Others require some early saucing and more sitting about before the meat meets the heat.

Regarding the specifics of sauces, I got a lot of “I’d like to tell you, but I’d have to kill you” bluster from some of the bloggers I contacted. I mean I like a good rib, but I am not willing to die for one. So back off dude!

The truly ‘que obsessed have sauces so complex that they amount to top-secret private labels. But, what information I was able to ascertain about these sauces, certain ingredients are integral: heat from peppers; bite from vinegar, and more often than not, bravado from a bit of booze. In the sauce, not the belly… or maybe a bit of both.

Whether this sauce is slathered on before cooking or brushed on at specified moments during the barbeque process; it is what gives ribs their deep, lustrous nuance. 

Though I admit to rookie status, this won’t stop me from entering the fray with a bit of bravado of my own. That’s right I am flat out making up a rib recipe of my own. Right here and now, off the cuff! Both rub and sauce. 

Further, because I can’t drive my barbeque up to the curb and park 120 baby backs on rotating grill racks, I am going to (gasp) take a short cut and make mine in the oven, then finish them on the grill!

But please don’t give out my address to any of the ‘que dudes I talked to. I’m in fear of what they might do to me.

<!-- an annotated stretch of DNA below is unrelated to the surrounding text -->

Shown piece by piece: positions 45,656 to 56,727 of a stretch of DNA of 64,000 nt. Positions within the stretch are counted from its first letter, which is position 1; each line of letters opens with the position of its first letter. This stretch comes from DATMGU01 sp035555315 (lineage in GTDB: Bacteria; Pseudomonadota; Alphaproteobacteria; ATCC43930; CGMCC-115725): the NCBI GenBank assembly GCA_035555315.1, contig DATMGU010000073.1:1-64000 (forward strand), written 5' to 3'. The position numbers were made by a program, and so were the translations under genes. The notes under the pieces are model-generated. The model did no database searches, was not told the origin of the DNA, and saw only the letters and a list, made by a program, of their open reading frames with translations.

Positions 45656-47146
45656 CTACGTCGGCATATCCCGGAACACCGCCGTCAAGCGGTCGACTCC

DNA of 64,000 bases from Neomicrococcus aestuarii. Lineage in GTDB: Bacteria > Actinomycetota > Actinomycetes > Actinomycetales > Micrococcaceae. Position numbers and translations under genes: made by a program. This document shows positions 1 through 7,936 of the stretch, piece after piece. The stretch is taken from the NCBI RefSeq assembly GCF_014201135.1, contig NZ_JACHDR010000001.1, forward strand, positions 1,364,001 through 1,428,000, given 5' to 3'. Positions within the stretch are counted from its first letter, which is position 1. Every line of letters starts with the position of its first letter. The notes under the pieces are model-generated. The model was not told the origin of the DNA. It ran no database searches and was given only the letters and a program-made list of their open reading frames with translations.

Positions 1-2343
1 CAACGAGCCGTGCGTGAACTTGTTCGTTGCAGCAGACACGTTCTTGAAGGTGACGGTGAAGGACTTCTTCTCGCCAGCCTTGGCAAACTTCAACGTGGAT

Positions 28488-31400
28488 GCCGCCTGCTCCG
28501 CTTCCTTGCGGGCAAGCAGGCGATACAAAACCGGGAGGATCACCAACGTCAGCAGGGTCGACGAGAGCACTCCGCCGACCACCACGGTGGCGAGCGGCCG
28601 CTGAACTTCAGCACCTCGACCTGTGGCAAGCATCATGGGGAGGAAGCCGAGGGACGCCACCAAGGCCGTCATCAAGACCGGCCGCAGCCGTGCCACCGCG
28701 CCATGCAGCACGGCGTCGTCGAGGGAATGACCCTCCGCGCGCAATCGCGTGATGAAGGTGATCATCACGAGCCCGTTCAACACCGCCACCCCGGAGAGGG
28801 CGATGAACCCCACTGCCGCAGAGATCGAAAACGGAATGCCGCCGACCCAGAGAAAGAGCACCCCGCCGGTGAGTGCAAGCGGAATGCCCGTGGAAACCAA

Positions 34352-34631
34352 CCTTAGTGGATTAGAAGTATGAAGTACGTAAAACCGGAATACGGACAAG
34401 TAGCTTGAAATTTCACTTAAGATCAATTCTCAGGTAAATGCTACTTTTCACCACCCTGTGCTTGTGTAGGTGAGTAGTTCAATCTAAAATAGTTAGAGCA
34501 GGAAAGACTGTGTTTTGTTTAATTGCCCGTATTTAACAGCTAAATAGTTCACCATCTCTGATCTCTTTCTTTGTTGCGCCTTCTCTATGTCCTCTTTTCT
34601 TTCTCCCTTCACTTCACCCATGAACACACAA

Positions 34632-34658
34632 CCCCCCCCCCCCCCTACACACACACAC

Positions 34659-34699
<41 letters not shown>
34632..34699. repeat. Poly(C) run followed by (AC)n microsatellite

baby back ribs with sweet chipotle sauceSo here is my recipe for “Now I’ve Done It, Stash” Sweet Chipotle Glazed Baby Back Ribs including Sup’s! Not So Secret Chili Rub serves 4.

  • 1⁄4 c canned chipotle chilies in adobo, minced
  • 1⁄4 c rice vinegar
  • 1⁄4 c soy sauce
  • 1⁄2 c honey, divided
  • 1⁄4 c mustard seeds, or powder coarsely ground
  • 2 clv garlic cloves, peeled and roughly chopped
  • 1 medium shallot, roughly chopped
  • 1⁄4 c cilantro, leaves only
  • 1⁄4 c lime juice
  • 1⁄4 t red pepper flakes
  • coarse salt and ground black pepper
  • 1⁄2 c canola oil
  • homemade chili rub to taste (recipe here)
  • 2 racks pork ribs (2 1/2 pounds each- silver membrane removed)
  • chili rubvegetable oil for grates
  • lime wedges for serving

Preheat oven to 400 degrees. In the bowl of a food processor combine chipotles, rice vinegar, soy sauce, 1/4‑cup honey, mustard seeds, garlic, shallots, cilantro, lime juice, red pepper flakes, 3 tablespoons salt, and 2 teaspoons black pepper. With the machine running drizzle the canola oil in a slow steady stream. Process until a smooth sauce is formed.

Place a large double layer of aluminum foil or parchment paper on a large rimmed baking sheet. Place ribs on top, centered. Rub plenty of the homemade chili rub onto both sides of each rack.

Then rub both racks with sweet chipotle sauce. Wrap ribs tightly in the foil or parchment (tie closed with kitchen twine if using parchment). Bake the ribs on the baking sheet until the meat is quite tender, about 2 hours.

Heat the grill to medium-high; and lightly oil hot grates. Remove the ribs from the foil or parchment pouch, letting extra sauce drip off. Brush ribs with the remaining 1/4‑cup honey and grill them until lightly charred. About 3 minutes per side. Cut between bones to separate ribs and serve with lime wedges.


Greg Henry